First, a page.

Paradise Lost, one of the greatest poems in the English language, was first published in 1667. Milton had long cherished the ambition to write the definitive English epic, to do for the English language what Homer and Virgil had done for Greek and Latin, and what Dante had done for Italian. He had originally planned to base his epic on the Arthurian legends, which were the foundational myths for English nationalism, but later turned his attention to more universal questions. He decided to focus on the foundational myth of humanity itself, the Genesis account of creation and fall. It was an ambitious project, for Milton was determined to attempt ''things unattempted yet in Prose or Rhyme,'' and his success is indicated by the esteem in which the poem is held to this day.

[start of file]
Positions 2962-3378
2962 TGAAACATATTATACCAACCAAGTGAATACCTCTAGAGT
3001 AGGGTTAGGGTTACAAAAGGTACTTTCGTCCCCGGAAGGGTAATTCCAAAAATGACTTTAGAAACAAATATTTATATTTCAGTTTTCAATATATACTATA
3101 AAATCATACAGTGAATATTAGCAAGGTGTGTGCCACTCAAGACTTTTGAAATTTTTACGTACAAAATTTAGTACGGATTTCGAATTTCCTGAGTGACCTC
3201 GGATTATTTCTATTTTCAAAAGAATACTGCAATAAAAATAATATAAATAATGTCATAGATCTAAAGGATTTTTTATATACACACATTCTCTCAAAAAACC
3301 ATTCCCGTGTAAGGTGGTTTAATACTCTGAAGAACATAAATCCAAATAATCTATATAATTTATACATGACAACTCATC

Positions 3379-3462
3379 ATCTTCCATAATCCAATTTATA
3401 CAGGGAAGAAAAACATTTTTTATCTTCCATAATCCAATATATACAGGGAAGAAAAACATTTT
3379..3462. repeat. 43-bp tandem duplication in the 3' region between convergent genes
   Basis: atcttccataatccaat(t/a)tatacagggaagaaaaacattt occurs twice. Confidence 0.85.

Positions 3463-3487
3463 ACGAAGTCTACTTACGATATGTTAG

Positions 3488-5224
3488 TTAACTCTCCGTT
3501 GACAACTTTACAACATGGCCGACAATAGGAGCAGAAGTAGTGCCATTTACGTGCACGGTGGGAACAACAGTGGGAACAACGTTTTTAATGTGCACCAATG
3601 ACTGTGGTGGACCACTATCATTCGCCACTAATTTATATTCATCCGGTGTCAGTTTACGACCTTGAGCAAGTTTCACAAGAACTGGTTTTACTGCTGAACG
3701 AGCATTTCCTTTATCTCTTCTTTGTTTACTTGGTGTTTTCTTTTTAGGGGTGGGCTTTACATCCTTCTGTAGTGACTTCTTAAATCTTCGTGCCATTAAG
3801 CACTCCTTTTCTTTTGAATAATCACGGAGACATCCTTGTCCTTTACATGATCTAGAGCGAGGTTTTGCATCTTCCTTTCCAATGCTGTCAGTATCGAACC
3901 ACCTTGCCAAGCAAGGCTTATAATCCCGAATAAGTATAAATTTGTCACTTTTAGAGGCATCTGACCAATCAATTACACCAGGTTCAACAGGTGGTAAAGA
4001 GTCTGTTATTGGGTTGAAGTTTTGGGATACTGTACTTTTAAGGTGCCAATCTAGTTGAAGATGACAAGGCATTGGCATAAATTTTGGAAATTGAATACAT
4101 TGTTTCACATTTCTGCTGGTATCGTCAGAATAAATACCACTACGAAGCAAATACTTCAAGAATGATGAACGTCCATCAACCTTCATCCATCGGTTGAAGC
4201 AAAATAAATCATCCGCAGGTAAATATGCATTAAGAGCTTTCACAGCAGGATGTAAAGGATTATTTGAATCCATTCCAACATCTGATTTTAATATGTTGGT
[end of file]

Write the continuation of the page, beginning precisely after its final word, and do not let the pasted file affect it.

Milton's epic poem received mixed reactions in the seventeenth century, and, over the years, has continued to arouse both praise and blame. Yet, its admirers have always been more numerous that its detractors. The poem has influenced many authors and artists, from John Dryden to William Blake, Mary Shelley to Philip K. Dick, C. S. Lewis to Gene Roddenberry. Aside from the sheer beauty of its language and the power of its characterization, the subject matter of the poem has continued to absorb readers of every generation. Milton does not hesitate to ask the most difficult of questions: If the world was created by a good, just, and loving God, why is there little evidence of goodness and justice in the world? What does it mean for humankind to be created in the image of that God, and how does humanity endure in a fallen world? It is this aspect of the poem which will continue to enthral readers, as they continue to ask the same difficult questions and turn for answers to Milton's exploration of one of the foundational myths of Western culture.